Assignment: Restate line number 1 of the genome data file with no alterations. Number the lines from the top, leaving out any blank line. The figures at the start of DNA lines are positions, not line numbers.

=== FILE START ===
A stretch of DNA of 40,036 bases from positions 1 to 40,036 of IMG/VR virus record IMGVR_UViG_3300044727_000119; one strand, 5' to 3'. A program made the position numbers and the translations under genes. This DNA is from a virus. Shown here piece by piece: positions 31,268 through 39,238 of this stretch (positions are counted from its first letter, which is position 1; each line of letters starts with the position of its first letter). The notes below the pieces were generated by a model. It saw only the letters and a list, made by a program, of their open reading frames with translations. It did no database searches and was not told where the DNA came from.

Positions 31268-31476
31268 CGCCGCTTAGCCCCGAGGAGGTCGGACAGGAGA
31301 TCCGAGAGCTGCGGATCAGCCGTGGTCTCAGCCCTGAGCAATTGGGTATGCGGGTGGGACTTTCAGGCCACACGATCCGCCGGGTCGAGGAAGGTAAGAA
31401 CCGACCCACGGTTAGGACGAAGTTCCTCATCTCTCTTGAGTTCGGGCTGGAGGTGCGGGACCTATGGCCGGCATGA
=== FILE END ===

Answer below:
A stretch of DNA of 40,036 bases from positions 1 to 40,036 of IMG/VR virus record IMGVR_UViG_3300044727_000119; one strand, 5' to 3'. A program made the position numbers and the translations under genes. This DNA is from a virus. Shown here piece by piece: positions 31,268 through 39,238 of this stretch (positions are counted from its first letter, which is position 1; each line of letters starts with the position of its first letter). The notes below the pieces were generated by a model. It saw only the letters and a list, made by a program, of their open reading frames with translations. It did no database searches and was not told where the DNA came from.